0 stoF
Attorneys representing the
mother of convicted mur-
derer Gary Gilmore yester-
day asked U. S. Supreme
Court Justice Byron White
and Utah state courts to
postpone Gilmore's execu-
Bessie Gilmore of Mil-
waukie, Ore., has said she
opposes capital punishment
and does not want her son
to die. But Gilmore, who
says death is better than a
lifetime behind bars, sug-
gested earlier this week
that persons trying to save
him should "butt out."
GILMORE HAS persuaded
Utah officials to let him die
and is scheduled to go before a
firing squad at sunrise Monday,
which would make him the first
person executed in this country
in nine years.
The request to White was
made by Anthony Amsterdam,
a Stanford Law School profes-
sor who said he had been re-
tained by Gilmore's mother.
A Salt- Lake City attorney
working with Amsterdam, Rich-
ard Giauque, filed petitions in
the Utah Supreme Court and in.
the district court where Gil-
more wastried.The attorneys
are seeking a stay of execution
from each so that they can file


a petition for a writ of certior-
ari with the U. S. Supreme.
Court. That action would seek
a review of the Utah Supreme
Court's Nov. 10 order with-
drawing a previously granted
stay of execution for Gilmore:
"THE NEED FOR a stay of
execution . . . is obvious," Am-
sterdam told White. "Such stays
are commonly granted in death
cases. Indeed, the, only factor
that makes this application un-
usual is petitioner's assertion
that he wishes to be executed."
The request said Gilmore's de-
sires must be weighed against
procedural safeguards in the

White, who represents the
court in urgent matters for the
10th U. S. Circuit that includes
Utah, planned to refer the mat-
ter to the full court for consid-
eration. A decision did not seem
likely before the court's week-
ly conference today.
A T T OnR N E Y S repre-
senting otlr opponents of the
execution also indicated action
was immhent. They met pri-
vatelv yesterday at the office of
American Civil Liberties Union
(ACLU) lawyer Jinks Dabney of
Salt Lake City, who predicted
the U. S. Supreme Court would
view the situation as "a cir-
See COURT, Page 2

Production to

begin on


Daily Photo by ANDY FREEBERG
Shadows on the sky
A Larchmont, N.Y. father and his three sons strike silhouettes on a rocky bluff overlooking
Long Island Sound, taking in the view on a blustery afternoon recently.

L ettuce

boycott defeated

By AP and Reuter
Secretary Donald Rumsfeld
yesterday ordered a start on
production of the costly and
controversial Bi bomber, a de-
cision that could be overturned
by President-elect Jimmy Car-
ter after he takes office.
Carter has said he would keep
the plane in the research stage.
More than $2 billion already
has been spent on Bi research
and development and the Ford
administration believes it is
ready to be produced. The Air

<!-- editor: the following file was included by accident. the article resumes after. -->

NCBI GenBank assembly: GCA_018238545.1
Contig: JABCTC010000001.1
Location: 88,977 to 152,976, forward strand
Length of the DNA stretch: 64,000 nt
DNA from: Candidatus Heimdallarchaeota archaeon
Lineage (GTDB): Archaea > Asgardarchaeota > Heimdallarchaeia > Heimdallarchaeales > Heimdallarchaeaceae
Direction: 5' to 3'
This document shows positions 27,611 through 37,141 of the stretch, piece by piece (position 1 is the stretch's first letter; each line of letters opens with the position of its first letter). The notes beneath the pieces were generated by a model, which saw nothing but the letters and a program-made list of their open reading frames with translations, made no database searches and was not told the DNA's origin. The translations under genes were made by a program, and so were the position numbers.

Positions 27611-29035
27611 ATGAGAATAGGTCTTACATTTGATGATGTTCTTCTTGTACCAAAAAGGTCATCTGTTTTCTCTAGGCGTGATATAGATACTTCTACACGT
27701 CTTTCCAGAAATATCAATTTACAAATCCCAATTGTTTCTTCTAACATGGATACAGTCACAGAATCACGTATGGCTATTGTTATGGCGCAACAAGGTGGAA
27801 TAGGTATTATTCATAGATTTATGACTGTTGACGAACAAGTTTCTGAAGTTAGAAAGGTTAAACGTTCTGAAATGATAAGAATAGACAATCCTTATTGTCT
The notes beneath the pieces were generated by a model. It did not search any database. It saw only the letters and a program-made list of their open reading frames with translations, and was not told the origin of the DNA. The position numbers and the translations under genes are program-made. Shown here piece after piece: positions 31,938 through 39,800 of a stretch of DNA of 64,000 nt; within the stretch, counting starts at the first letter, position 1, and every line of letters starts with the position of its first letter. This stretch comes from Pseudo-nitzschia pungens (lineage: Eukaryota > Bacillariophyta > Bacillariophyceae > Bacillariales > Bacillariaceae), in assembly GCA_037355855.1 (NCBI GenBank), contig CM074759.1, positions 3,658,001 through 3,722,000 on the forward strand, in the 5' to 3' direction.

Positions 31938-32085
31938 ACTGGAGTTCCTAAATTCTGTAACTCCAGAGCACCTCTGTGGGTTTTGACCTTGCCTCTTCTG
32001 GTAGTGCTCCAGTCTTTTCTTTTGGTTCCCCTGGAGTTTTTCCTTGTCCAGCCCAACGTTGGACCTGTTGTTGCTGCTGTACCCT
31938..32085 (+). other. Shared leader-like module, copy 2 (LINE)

Force secretary said he had
advised Richard Steadman, the
Carter administration's 'transi-
tion chief at the Pentagon, of
the production decision before
the contract award was made.
month to month limitation on
spending for the Bi until Feb. 1.
so the new President could
make a final judgment on pro-
duction of what would be the
most expensive bomber in his-
The Air Force and Rockwell
International Corp., the plane's
contractor, reportedly have
agreed to continue the month
to month financing arrange-
ment until June 1 to give Car-
ter more time to make up- his
Announcing the long - expect-
See PRODUCTION, Page 10.

For the first time since its
inception in 1972, the referen-
dum to boycott non-union let-
tuce in University housing has
been defeated. The boycott,
which supports the United Farm
Workers (UFW) failed by-a two-
to-one margin, as votes in the
University Housing Council
(UHC) were tallied last night.
Meanwhile with most of the
vote still uncounted, only two
of the 11 seats qn the Michigan
Student Assembly (MSA) have
been filled. Irving VFreeman won
an MSA seat after four unsuc-
cessful bids in past elections.
Chris Bachelder, a Markley
resident and first-time candi-
date, captured his seat by 63
THE WINNERS of the remain-
ing MSA seats will be known
today. The results are not of-
ficial, however, until the Cen-
tral Student Judiciary (CSJ)
certifies the election nevt week.

pends on how the University
buys lettuce."
UHC WILL HAVE the final
say whether the boycott will
end. Fabian predicts that UHC
members will follow the stu-
dents' mandate.
The defeat of the boycott is
effective only for the upcoming
term. The referendum will
again appear on the ballot in
the spring election.
For the first time in several
years, MSA candidates did not
swarm the student government
chambers during the election

tally. Freeman and Brian Las-
key were the only candidates.
who observed the vote counting
"overwhelmed" by the 187 first
place votes he received.
"It makes you believe stu-
dents think and don't play
games, (when voting)," Bach-
elder said. "It's not a circus
"Markley really came out in
my support," he added.
MORE THAN 200 students

voted in the three-day MSA'UHC
election. Although poor weath-
er necessitated the relocation of
many polling places, MSA elec-
tion director Myra Willis said
she was pleased with the six
per cent voter turnout.
"Wednesday' was great," she
said, "More than 1,100 students
Many MSA election ballots
were submitted blank. Accord-
ing to election officials, many
students voted only on the UHC
lettuce referendum and dis-
See MSA, Page 2

'It would be irre-
sponsible not to in-
itiate BJI produc-
tion at this time.'
-Air Force Secretar3
Thomas Reed
Exactly two months after he
was named prime suspect in the
gunshot slaying of a 17-year-old
University freshwoman, Ricky
Wayne Wilson stepped before
14th District Court Judge Thom-
as Shea in Ypsilanti yesterday
and was granted a twelve day
postponement in his prelimin-
ary murder charge examina-
"The prosecutor would like to
do further investigating and we
were agreeable to that," ex-
plained assistant public defend-
er Ron Carlson, who is repre-
senting the 19-year-old suspect.
P R 0 S E C U T I N G At-
torney David Swartz acknowl-

':.:.'...................,........:<*S.*............:............. . . . ...........


Few havens
remain for

Local late-night noshers might call it
the most heinous of culinary injustices,
but it's something they had better take
with a grain of salt: the 24-hour restau-
rant, long an oasis of comfort for the
midnight pencil-ptisher, is nowhere to be
found on campus.

STATE STREET'S Campus Grill, open
around the clock since mid-summer, now
burns its lights all night only four days
a week. Owner Adam Adamopoulos, who
instituted the all night policy when he
bought the eatery in July, decided to re-
duce the hours after coming in one morn-
ing to discover that he made $25 the night
L ..F..-'